Crackdown lowered rally numbers but made Malaysian government look bad, reports Asia Sentinel
Although Prime Minister Najib Tun Razak appears to have won the battle by closing down Kuala Lumpur on Saturday and arresting 1,667 mostly peaceful marchers and would-be marchers, the consensus seems to be that Malaysia has suffered a blow to its international reputation as a moderate, democratic country.
Bersih 2.0, as the Coalition for Clean and Fair Elections is known, appears to have won on points. a wan-lookng Opposition Leader Anwar Ibrahim, the head of the three-party Pakatan Rakyat, was photographed in his hospital bed where he was kept for observation, a neat coup de theatre whether intended or not.
While it didn’t draw anywhere close to the 100,000 people Bersih’s leaders forecast, they can claim that the police intimidation kept marchers away. Crowd estimates ranged from 10,000 by the government to 50,000 by Bersih. Pictures of marchers being chased by baton-wielding police and hosed down by water cannon have made most of the world’s major newspapers and the story was given prominent on-line coverage by Al Jazeera. Despite the fact that Bersih is an umbrella group of 62 non-government organizations, with a great many Chinese and Indian faces rather than Muslim ones, the march has been tied internationally to the Jasmine Revolutions of the Middle East, with at least one blog — Time Magazine’s Hannah Beech — even alluding to opposition leaders hoping for the smell of jasmine.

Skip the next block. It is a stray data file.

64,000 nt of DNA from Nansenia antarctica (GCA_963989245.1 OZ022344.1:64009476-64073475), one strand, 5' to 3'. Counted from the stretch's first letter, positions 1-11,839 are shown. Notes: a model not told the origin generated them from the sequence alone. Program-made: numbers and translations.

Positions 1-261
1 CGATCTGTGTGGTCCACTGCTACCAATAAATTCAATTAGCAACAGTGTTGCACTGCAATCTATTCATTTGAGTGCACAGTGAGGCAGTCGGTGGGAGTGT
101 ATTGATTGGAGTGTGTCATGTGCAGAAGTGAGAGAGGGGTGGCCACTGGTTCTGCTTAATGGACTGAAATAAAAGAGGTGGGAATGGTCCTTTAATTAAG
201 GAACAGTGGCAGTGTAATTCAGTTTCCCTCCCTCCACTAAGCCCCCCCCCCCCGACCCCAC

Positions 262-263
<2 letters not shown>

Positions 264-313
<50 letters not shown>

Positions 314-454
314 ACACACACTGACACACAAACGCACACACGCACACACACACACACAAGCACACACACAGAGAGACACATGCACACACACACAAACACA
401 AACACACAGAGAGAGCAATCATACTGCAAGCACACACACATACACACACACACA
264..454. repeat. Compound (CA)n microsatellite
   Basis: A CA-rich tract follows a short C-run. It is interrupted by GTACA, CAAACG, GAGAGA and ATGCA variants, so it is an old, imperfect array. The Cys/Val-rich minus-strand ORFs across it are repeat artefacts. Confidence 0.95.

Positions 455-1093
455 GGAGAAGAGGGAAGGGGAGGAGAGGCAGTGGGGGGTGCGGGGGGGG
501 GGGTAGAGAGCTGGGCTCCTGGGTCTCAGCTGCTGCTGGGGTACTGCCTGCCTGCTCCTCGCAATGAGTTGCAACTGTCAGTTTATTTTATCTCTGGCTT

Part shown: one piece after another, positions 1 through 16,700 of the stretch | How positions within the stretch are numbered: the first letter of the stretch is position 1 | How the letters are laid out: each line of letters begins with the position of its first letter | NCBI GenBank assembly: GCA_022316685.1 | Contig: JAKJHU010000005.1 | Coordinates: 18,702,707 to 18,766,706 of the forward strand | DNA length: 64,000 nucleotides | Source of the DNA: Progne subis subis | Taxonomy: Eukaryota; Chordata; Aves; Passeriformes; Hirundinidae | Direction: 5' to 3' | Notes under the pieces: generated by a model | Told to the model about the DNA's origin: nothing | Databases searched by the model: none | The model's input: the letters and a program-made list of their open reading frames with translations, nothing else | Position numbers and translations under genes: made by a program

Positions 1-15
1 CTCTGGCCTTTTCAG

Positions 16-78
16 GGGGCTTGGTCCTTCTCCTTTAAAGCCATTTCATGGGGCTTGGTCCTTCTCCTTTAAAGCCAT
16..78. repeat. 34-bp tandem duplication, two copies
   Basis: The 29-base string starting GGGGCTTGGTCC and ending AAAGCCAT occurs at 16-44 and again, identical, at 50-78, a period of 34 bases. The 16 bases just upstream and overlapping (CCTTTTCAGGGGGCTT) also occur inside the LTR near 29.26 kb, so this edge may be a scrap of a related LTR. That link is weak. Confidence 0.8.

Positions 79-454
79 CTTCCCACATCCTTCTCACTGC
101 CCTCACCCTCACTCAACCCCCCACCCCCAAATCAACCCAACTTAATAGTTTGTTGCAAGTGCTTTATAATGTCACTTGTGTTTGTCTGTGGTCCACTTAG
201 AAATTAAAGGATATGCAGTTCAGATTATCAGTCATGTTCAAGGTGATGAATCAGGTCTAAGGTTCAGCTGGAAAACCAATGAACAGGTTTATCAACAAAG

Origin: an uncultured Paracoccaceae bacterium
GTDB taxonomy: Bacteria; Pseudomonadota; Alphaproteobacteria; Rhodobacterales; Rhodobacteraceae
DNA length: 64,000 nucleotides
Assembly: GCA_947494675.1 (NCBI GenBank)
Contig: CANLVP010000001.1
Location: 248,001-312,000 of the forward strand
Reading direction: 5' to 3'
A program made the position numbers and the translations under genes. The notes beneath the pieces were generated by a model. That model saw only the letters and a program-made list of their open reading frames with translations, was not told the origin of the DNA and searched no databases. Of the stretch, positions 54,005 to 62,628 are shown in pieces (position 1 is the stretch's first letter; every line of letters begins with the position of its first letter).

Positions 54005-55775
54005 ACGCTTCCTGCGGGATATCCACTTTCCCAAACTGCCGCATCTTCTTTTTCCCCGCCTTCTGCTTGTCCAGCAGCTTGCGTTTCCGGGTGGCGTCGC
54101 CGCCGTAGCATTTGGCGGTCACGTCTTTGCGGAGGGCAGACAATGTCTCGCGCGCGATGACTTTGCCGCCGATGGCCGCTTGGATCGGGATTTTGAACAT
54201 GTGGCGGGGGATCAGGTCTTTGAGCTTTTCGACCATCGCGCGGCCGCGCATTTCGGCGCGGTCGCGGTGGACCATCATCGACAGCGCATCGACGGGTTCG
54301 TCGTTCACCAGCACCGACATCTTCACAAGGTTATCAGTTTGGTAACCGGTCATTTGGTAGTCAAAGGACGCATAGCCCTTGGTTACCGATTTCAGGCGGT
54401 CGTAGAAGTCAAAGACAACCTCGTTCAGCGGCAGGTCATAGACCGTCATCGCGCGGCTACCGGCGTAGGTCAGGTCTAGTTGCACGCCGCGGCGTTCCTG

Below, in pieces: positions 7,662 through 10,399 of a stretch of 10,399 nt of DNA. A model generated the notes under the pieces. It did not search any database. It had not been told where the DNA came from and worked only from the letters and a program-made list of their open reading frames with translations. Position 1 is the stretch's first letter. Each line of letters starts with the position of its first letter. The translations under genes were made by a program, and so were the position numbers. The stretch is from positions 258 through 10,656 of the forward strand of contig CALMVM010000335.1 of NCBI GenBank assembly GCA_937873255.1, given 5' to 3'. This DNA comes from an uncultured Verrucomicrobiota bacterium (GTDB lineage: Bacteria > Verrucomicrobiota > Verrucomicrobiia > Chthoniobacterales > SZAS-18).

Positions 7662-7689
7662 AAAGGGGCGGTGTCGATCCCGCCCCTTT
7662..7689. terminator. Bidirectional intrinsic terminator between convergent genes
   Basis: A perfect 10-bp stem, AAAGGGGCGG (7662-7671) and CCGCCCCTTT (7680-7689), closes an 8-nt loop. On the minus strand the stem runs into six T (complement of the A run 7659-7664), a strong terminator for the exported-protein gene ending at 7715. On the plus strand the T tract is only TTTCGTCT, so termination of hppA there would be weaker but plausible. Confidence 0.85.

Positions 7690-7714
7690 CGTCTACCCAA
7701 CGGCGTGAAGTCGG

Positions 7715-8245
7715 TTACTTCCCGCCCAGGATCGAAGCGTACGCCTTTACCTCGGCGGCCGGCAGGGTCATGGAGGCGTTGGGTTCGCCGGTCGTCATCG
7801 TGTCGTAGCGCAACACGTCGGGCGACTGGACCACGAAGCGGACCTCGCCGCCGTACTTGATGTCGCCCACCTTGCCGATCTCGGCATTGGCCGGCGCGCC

The crackdown, which included razor wire strung at strategic entry points to the city, legions of police, tear gas, water cannon and truncheons, is especially embarrassing given Malaysia’s membership on the United Nations Human Rights Council. To prove it is supported by the electorate, however, the government has promised a massive counter-rally that will draw hundreds of thousands of supporters, which probably will not be accompanied by water cannons, truncheons, tear gas, razor wire and legions of police intended to keep marchers away.
The Barisan Nasional, the ruling national coalition, characterized the Bersih 2.0 march as a tool of the opposition Pakatan Rakyat coalition, and indeed top Pakatan leaders did show up and were duly arrested. It also alleged that the US was behind a plot to destabilize the country through the National Endowment for Democracy, which gives money to Bersih. The NED is a private, non-profit foundation funded by the US Congress whose ostensible aim is to support democratic goals.
Often the government’s tactics seemed a puzzling throwback to previous arguments. In the run-up to the march itself, police arrested 30 members of the Malaysian Socialist Party on June 26 and charged them with seeking to overthrow the country’s monarchy and make a hero of Chin Peng, the elderly one-time leader of the Communist insurgency against British Malaya who remains in exile. Last week, police held a press conference to announce they had found caches of machetes and Molotov cocktails secreted around Kuala Lumpur along with yellow Bersih tee-shirts, leaving the question open why Bersih members would leave the shirts with the weapons to identify them as violent when they professed to be peaceful marchers. The caches of weapons were mostly dismissed as a dirty trick.